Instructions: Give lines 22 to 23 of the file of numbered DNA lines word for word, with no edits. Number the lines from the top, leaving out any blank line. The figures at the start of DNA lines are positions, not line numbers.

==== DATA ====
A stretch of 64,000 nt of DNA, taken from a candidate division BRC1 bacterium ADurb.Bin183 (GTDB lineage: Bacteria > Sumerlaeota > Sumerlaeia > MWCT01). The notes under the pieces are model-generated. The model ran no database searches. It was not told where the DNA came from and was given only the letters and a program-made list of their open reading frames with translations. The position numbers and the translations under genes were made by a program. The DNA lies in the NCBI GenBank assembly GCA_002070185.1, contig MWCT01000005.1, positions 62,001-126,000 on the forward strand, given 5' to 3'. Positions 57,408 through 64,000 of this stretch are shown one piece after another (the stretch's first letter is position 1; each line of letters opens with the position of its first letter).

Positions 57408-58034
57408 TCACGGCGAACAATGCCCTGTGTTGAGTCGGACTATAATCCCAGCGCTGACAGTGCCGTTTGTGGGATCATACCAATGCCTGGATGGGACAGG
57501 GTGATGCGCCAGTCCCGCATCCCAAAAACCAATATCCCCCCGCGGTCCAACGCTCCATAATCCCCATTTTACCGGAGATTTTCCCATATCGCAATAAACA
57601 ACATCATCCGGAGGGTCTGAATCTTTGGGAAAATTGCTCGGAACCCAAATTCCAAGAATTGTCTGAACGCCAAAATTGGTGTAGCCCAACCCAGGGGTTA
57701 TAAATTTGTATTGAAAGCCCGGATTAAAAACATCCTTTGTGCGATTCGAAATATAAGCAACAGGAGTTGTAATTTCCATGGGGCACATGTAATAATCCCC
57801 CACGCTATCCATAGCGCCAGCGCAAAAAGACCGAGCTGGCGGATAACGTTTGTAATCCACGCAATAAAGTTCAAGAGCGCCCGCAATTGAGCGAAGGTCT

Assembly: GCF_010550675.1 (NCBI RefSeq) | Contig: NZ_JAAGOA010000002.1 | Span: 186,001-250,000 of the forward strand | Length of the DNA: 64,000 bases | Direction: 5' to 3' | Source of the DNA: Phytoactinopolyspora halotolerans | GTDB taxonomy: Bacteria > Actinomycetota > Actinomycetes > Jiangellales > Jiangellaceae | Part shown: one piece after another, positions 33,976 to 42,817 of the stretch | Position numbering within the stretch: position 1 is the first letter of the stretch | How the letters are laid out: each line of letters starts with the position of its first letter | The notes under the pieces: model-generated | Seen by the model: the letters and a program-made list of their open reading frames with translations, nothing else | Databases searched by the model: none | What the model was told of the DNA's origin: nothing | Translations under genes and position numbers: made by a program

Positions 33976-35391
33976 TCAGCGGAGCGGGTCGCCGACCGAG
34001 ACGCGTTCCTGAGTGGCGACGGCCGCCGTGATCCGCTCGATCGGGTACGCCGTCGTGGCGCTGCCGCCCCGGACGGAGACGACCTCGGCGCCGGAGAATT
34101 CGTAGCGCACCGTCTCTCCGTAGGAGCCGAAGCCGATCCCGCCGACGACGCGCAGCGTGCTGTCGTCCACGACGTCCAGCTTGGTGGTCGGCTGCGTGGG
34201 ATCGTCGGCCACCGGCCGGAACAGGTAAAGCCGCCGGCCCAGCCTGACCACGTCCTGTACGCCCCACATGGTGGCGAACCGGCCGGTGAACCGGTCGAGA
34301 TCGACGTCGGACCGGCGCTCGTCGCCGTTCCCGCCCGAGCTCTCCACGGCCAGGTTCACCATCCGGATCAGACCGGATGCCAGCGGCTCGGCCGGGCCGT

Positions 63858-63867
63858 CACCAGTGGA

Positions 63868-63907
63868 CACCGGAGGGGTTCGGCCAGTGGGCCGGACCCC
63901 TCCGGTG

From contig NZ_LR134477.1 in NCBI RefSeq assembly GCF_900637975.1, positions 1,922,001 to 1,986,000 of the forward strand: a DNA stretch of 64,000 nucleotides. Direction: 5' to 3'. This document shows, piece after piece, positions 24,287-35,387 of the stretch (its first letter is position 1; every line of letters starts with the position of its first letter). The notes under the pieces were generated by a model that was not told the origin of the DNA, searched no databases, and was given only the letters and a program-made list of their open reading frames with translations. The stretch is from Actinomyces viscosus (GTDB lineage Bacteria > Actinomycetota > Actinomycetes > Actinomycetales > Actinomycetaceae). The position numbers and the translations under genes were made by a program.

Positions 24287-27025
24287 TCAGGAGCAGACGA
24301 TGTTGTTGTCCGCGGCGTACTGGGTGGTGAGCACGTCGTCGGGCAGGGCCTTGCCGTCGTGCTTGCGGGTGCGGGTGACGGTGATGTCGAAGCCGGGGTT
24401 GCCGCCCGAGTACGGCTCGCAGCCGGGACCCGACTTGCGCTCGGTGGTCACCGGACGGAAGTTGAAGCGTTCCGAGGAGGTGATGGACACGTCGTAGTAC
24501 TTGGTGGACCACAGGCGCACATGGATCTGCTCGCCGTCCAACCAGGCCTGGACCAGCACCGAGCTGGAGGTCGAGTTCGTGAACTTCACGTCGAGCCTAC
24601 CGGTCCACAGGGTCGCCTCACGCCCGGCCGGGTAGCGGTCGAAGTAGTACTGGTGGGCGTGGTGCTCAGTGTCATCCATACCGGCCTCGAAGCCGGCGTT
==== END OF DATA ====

24287 TCAGGAGCAGACGA
24301 TGTTGTTGTCCGCGGCGTACTGGGTGGTGAGCACGTCGTCGGGCAGGGCCTTGCCGTCGTGCTTGCGGGTGCGGGTGACGGTGATGTCGAAGCCGGGGTT